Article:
One of the limitations that most frustrates Java developers when using generics is not being able to use the type directly.

Normally this is solved by passing the class as a function parameter, making the code more complex and unattractive.

In Kotlin, thanks to the inline functions, which we’ve already discussed, we can use reified types that will allow us to use them within the functions.

What is this for? You’ll see, you’re gonna like it.

Reified types

As I commented earlier, by marking a type as reified, we’ll have the ability to use that type within the function.

It is important that the function that uses it is inline, since the code needs to be replaced in the place from which it is run in order to have access to the type. The fact that types can not be used in functions is a limitation of the Java Virtual Machine, and that’s the “trick” to skip that limitation.

Navigating to an Activity

This is the most typical case applied to Android.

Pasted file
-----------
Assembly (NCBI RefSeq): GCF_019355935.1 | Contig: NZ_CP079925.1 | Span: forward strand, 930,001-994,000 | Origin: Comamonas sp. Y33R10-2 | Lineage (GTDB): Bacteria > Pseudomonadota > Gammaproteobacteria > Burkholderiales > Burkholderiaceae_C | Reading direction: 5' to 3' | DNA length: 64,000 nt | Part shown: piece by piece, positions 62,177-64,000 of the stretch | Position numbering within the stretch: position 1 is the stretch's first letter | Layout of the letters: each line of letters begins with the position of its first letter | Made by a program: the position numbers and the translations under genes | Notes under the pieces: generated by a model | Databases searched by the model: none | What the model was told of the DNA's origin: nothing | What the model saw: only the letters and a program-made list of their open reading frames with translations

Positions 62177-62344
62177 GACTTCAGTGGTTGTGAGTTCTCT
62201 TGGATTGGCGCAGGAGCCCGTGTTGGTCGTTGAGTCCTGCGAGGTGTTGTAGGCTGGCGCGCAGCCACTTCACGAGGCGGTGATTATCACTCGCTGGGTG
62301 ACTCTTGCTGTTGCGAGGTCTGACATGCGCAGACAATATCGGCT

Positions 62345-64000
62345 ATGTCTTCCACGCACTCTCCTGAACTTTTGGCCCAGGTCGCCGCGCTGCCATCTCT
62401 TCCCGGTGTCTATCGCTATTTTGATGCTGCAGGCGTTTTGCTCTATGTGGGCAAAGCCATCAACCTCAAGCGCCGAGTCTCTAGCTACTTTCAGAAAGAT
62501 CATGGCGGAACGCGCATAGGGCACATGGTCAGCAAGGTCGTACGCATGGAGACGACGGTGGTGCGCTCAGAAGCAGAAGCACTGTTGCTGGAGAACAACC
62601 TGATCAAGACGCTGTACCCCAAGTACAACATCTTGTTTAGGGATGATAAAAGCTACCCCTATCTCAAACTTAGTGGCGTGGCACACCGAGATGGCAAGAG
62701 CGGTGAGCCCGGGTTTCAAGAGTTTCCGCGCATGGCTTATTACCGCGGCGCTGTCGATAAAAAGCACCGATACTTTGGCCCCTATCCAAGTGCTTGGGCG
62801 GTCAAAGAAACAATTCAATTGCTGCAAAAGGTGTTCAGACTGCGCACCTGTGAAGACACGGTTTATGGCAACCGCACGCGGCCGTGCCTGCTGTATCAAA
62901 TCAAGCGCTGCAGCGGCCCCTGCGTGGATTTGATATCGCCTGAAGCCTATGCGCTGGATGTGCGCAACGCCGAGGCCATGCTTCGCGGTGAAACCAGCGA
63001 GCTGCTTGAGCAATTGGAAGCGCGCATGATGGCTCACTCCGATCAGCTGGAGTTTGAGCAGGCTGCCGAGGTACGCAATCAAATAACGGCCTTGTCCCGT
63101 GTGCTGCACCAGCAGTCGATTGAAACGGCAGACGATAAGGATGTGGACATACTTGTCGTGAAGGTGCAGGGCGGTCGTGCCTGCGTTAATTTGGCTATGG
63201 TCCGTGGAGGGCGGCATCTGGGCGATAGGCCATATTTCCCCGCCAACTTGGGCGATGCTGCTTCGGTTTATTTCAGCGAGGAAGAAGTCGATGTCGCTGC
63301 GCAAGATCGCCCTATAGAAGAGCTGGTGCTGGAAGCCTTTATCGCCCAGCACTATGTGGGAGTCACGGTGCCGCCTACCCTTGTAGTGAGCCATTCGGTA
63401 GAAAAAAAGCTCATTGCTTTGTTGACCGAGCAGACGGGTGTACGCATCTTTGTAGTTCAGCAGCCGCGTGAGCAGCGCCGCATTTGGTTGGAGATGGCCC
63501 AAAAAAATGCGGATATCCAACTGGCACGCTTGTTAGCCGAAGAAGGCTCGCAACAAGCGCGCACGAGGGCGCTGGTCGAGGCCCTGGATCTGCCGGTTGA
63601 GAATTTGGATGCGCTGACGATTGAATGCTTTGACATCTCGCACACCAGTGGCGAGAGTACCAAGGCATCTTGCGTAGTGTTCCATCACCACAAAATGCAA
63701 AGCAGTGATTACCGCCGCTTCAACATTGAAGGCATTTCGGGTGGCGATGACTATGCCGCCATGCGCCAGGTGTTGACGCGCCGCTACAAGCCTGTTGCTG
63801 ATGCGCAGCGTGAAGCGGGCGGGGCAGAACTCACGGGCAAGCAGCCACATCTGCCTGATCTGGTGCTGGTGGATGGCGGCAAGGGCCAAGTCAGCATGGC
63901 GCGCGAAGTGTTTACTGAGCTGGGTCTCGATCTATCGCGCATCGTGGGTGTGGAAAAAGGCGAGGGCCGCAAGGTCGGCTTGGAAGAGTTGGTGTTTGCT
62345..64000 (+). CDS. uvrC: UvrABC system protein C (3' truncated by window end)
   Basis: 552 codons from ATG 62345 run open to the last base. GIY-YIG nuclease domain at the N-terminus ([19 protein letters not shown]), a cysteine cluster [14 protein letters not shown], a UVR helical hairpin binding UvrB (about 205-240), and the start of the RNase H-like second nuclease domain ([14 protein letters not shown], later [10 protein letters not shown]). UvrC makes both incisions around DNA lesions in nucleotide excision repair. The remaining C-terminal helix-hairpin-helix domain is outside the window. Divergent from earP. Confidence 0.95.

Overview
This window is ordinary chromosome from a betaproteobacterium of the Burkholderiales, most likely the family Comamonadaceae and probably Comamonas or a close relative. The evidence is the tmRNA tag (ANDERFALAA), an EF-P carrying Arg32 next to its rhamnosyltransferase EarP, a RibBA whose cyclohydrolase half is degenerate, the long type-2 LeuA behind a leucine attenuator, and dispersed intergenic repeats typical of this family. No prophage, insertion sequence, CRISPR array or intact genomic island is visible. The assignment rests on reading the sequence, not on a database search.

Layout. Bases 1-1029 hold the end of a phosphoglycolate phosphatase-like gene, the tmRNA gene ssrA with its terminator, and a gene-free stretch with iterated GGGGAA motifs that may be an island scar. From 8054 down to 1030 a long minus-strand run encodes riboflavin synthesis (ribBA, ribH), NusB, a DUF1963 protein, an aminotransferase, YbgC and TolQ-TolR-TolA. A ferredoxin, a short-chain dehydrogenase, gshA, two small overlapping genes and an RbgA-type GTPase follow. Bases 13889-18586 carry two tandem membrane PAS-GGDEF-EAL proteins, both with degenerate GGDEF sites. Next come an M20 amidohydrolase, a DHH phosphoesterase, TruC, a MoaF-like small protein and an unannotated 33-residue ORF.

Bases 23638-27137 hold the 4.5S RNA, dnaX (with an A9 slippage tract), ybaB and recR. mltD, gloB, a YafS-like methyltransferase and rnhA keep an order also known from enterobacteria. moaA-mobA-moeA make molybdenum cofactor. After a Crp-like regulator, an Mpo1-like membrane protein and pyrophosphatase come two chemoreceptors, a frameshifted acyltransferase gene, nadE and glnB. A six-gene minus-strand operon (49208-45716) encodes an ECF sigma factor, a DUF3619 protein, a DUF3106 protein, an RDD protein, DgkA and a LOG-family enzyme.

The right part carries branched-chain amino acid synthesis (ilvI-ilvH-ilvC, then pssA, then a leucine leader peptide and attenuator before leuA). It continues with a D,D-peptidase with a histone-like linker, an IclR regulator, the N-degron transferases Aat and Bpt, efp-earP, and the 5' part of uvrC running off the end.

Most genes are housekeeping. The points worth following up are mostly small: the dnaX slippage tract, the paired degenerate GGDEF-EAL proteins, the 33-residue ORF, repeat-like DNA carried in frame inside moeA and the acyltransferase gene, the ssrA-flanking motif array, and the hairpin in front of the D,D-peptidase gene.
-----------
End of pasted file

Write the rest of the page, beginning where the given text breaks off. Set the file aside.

In Java, when we call startActivity, we need to specify the destination class as a parameter.

In Kotlin, we can simplify it by adding the type to the function:

Navigating to an Activity is now as easy as this:

FindView with casting

Something that not many Android developers use in Java and that is quite helpful is using generics to return the objects casted to the type of the variable that the result is assigned to.

In Java, you can create a function like this:

And then use it to return the casted object:

Something similar can be done with Kotlin, but easier thanks to extension functions:

But in both cases you’ll find that the compiler can’t be sure that the cast is valid, because it doesn’t have access to the type of T, so it will show a warning.

With reified types, you can avoid this issue:

Conclusion

With reified types you can do things that are impossible in Java, and even do some other functions safer.

Now, you can avoid passing an argument of type Class to your functions.

Besides, thanks to extension functions, you can create new functions over frameworks such as Android, which already use this in some parts of its API (as the startActivity method does).

And if you want to start using Kotlin to develop your own apps, I recommend you to take a look a the free guide and Kotlin for Android Developers book.

Author: Antonio Leiva

I’m in love with Kotlin. I’ve been learning about it for a couple of years, applying it to Android and digesting all this knowledge so that you can learn it with no effort.

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